Every holiday this year has seen an increase in travelers, and the upcoming holiday period is expected to be no different, according to AAA.
Dec. 23 and 26 are predicted to be the most traveled days this holiday period, with heavy traffic continuing through the New Year’s holiday, according to the Alabama Law Enforcement Agency. With increased travelers, law enforcement officials urge students to be more cautious on the road and provide tips for keeping their homes safe while they're out of town.
“No. 1, slow down,” said Lt. Jameson Presley of the Auburn Police Division. “In hazardous weather especially — like rain.”
Along with speed, drivers should eliminate distractions such as texting and loud music, designating those tasks to a passenger if they aren't traveling alone.
The Southeast is almost always the busiest travel region of the country, said Clay Ingram, public relations and marketing manager for AAA Alabama.
The region, Ingram said, is more weather conducive, doesn’t have as much quality public transportation and receives traffic from people passing through the area on the way to their destination.
Last year’s yearend travelers exceed 100 million nationwide, a record high, and Ingram predicted this holiday travel period could show an even larger number of travelers.
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Low fuel prices affect the amount of drivers on the road as well. Alabama’s average regular gas price is $2.04 compared to last year’s $1.83 average, according to AAA. The national average is $2.20.
But with more travelers comes a higher risk of accidents. 2016 has seen a “pretty significant” increase in traffic fatalities, said Cpl. Jess Thornton of ALEA. Troopers have investigated 620 traffic fatalities in the state so far this year — 140 more than the same time last year, he said.
ALEA investigated 14 traffic deaths during the Thanksgiving travel period, which began 12:01 a.m. on Nov. 23 and ended at midnight Nov. 27. Last year there were 10.
Over the same travel period, troopers investigated 419 traffic crashes, resulting in 204 injuries, said ALEA Secretary Stan Stabler in a press release.
AAA projected 48.7 million people would travel 50 miles or more from home for Thanksgiving, an increase of 1 million people from last year.
“Common sense will tell you that the more traffic that you have the more crashes you’re going to have,” Thornton said.
Last Christmas and New Year’s travel period — which ran from 12:01 a.m. on Dec. 18 to midnight on Jan. 1 — troopers investigated 26 traffic fatalities, according to ALEA.
Thornton echoed Presley’s road safety tips while also urging people to be defensive drivers and wear their seatbelts. Over 60 percent of traffic fatalities in the state involved a passenger who was not wearing a seatbelt, he noted.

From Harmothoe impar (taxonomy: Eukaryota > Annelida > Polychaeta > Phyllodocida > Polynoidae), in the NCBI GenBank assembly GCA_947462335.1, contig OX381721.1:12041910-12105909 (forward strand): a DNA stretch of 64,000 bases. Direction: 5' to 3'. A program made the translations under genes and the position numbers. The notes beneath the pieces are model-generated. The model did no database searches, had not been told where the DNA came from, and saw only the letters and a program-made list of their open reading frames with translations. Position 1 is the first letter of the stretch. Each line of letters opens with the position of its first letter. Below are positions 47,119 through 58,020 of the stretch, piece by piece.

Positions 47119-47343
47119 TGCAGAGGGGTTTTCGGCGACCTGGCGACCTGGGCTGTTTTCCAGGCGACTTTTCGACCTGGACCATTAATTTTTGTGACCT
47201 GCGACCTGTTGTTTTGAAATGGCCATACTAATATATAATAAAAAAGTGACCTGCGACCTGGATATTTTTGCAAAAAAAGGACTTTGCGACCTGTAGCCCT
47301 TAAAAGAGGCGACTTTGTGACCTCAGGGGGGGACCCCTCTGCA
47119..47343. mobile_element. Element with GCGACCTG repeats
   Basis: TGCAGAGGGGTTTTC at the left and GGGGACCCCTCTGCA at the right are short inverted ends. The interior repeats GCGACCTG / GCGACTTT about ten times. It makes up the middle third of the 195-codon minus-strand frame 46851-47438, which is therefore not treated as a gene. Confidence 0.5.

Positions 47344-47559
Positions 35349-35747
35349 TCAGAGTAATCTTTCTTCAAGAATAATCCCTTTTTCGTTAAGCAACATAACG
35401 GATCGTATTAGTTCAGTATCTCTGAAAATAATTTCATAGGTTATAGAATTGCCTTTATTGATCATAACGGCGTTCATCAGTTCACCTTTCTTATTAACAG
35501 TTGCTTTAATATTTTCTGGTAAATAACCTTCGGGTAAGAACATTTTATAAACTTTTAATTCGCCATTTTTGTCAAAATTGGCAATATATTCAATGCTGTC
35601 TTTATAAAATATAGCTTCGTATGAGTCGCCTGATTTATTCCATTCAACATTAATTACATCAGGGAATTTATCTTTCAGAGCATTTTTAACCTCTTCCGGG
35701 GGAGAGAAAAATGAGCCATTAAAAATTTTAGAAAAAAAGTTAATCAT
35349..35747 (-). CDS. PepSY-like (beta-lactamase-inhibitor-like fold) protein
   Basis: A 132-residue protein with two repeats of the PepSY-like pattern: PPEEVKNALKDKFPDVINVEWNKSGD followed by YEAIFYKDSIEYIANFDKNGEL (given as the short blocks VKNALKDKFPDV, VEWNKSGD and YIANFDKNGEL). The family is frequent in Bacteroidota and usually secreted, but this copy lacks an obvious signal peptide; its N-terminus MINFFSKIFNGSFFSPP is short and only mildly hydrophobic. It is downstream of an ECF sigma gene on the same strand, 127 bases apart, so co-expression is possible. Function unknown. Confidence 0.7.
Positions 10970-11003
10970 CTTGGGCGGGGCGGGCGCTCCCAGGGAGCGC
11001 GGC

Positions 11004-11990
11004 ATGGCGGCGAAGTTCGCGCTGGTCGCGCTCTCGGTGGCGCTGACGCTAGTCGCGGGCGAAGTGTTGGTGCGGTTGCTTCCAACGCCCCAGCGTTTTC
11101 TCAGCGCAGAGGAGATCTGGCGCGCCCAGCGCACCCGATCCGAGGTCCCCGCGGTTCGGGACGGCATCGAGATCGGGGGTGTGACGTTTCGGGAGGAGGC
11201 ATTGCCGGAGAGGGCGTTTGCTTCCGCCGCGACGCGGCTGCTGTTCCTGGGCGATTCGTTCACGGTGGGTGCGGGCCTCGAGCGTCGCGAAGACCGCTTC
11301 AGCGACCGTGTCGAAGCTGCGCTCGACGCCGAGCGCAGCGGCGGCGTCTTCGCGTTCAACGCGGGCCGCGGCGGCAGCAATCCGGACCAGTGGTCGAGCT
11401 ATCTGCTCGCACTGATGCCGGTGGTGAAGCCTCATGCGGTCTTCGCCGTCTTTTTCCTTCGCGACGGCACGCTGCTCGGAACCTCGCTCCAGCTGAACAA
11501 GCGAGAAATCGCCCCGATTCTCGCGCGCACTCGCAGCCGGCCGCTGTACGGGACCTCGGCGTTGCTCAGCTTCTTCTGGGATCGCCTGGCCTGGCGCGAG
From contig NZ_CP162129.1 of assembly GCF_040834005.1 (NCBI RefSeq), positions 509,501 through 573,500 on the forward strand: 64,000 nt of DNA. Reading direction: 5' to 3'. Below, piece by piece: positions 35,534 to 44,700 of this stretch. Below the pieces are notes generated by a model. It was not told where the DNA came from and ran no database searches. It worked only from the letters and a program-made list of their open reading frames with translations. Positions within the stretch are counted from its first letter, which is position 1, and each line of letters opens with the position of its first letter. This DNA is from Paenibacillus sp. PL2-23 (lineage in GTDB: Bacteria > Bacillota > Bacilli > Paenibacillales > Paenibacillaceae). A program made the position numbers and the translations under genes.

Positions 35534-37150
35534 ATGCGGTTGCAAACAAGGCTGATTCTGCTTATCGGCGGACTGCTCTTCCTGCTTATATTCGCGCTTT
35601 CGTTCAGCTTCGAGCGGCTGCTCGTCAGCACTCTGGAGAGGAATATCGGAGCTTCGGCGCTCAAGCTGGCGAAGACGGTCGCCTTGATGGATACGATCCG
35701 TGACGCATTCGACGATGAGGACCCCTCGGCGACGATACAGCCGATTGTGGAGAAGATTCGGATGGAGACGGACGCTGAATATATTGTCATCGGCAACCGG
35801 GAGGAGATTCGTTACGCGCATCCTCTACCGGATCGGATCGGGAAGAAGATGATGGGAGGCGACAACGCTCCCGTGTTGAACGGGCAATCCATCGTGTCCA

“Pay attention to your surroundings is a big thing,” Thornton added. Troopers will be watching for the top violations that contribute to crashes with injury and fatality: speeding, driving under the influence, failure to yield and texting while driving, Thornton said.
Though Thornton points to insufficient troopers working as one reason for the high amount of traffic accidents, ALEA will have additional patrols during the holiday travel period because of grant funding from the Alabama Department of Transportation and Alabama Department of Economic and Community Affairs.
But students also need to take precautions before they leave to keep their homes safe during the break.
Students should plan to take electronics, jewelry and firearms with them when they leave their homes, Presley said.
“If you can’t take those items with you, make sure that you log the serial numbers down ... also take photographs of them if possible,” he said. “That helps us track those items if they are stolen.”
During Christmastime, Presley noted, people are more likely to try to steal items from student housing because most students leave for the holiday.
If all roommates leave for the break, Presley said to lock all doors and windows before leaving, place lights on timers and leave a talk radio show running.
He also suggests asking neighbors and friends to periodically check on the apartment or house.
“You can also call the police department’s patrol secretary and ask for a house check,” he added. Officers will check the home while you’re gone over the break. “That’s the best thing to do.”
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